TACT comment on the All Party Parliamentary Group for Looked After Children and Care Leavers report ‘Education Matters in Care’
This week the APPG published its report into the educational achievement of care leavers. The timing of this report is particularly interesting as it came out only two days before the Chair of the APPG, Edward Timpson MP, was promoted to children’s minister. His appointment, replacing Tim Loughton as minister responsible for looked after children, means that he will be in the interesting position of being in a position to promote the policy changes the report argues for.
The report, which uses TACT’s own ‘Aspirations’ research as evidence, makes a number of recommendations that are both sensible and achievable. Principal among these are that Virtual School Heads’ should be placed on a statutory footing, that a ‘Pupil premium Plus’ should be introduced and that Virtual Heads should control this premium.
The Virtual Head scheme has proved very successful in creating a role within a local authority that has responsibility for educational support for Looked After Children in that authority. It was trialled in a number of authorities but take up has been piecemeal. TACT would support the function being placed on a statutory footing to help ensure that Local Authorities fulfil obligations. The pupil premium plus would extend the financial support available for looked after children placed within individual schools. One of the concerns TACT has raised about the current pupil premium scheme is that without proper oversight there was a danger that the pupil premium would be allocated to other areas of resource demand within the school. Because of this we are pleased to see that the report recommends that the Virtual Head has oversight of the allocation of the pupil premium and pupil premium plus.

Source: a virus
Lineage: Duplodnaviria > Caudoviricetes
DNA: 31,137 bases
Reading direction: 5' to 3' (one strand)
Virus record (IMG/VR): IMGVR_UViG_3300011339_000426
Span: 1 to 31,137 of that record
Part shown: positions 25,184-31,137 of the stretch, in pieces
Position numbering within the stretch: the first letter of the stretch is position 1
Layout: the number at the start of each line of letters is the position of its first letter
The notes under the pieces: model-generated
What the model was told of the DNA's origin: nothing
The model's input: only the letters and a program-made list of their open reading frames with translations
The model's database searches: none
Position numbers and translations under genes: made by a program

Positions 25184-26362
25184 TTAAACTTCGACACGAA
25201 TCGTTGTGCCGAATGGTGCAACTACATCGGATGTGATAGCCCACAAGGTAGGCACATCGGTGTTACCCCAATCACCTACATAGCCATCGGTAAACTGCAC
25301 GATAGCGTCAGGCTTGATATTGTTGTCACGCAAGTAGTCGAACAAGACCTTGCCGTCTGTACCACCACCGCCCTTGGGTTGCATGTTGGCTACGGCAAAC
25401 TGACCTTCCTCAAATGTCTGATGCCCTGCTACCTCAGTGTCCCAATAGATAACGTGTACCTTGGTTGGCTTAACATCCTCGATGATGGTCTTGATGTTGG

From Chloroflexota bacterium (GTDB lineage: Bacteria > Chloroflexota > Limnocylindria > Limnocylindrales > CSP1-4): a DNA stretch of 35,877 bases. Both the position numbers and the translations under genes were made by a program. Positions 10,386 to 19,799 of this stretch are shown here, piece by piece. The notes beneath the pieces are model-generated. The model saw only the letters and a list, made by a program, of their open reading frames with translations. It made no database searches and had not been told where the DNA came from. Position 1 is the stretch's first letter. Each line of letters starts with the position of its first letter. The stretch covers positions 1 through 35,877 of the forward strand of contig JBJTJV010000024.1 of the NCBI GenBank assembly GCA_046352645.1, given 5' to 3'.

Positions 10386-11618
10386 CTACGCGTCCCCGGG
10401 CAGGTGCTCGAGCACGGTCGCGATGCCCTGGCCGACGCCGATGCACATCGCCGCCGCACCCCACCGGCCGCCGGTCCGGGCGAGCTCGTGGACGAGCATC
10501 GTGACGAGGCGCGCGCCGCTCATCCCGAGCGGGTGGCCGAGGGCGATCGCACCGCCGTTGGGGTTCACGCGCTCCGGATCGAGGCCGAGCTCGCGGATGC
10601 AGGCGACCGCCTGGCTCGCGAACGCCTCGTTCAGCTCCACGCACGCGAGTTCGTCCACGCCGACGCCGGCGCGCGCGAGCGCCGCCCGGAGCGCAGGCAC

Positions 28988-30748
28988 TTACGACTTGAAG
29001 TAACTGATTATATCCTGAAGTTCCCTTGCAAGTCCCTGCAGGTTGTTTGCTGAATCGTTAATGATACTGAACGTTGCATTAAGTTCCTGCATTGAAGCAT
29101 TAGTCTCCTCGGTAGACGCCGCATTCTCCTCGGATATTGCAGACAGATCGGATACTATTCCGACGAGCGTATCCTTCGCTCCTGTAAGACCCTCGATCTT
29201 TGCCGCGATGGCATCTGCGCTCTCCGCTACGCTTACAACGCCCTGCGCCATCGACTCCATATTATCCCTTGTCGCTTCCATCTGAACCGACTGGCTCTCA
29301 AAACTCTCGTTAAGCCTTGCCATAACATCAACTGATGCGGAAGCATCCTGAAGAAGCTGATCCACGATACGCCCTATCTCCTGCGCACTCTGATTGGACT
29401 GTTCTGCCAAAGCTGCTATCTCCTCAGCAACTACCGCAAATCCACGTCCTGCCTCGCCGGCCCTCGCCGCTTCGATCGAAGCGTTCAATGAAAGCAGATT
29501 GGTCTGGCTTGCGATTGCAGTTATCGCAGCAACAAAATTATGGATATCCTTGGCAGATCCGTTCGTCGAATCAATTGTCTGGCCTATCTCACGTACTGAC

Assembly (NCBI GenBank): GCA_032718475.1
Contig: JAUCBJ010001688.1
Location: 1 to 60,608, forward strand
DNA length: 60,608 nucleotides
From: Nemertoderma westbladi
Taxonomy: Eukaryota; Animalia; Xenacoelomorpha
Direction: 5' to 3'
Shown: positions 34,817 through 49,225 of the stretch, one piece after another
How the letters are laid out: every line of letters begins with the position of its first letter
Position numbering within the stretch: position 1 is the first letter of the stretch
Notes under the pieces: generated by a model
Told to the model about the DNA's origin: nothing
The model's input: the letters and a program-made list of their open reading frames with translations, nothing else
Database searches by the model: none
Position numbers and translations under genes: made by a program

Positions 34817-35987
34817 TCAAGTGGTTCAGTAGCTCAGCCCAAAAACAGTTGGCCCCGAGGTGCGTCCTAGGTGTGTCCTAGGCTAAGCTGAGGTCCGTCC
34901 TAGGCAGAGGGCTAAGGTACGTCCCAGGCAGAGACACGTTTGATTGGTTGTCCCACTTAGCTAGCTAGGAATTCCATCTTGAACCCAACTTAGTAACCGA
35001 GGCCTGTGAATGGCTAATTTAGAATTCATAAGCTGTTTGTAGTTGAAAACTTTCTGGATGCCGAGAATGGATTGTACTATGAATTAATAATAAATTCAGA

The language of the report is also important. It recognises that the poor educational achievements of children in care are not their own fault, or indeed a consequence of being in care, but due to the experiences and traumas faced before care. This can place young people at a disadvantage so it is difficult to make up ground. Coupled with this are the uncertainties that can arise form being in care, particularly if also facing unwanted placement change. TACT’s Aspirations research found that young people in stable placements, with supportive carers and good social networks, can achieve just as highly as any other child.
So the new Minister finds himself in the position of having also written the forward to a report where he says ‘Education is key to…providing looked after children with the childhood they deserve. I hope that this report presents opportunities to help make that happen’. He will, no doubt, soon find out if more senior colleagues in Government agree.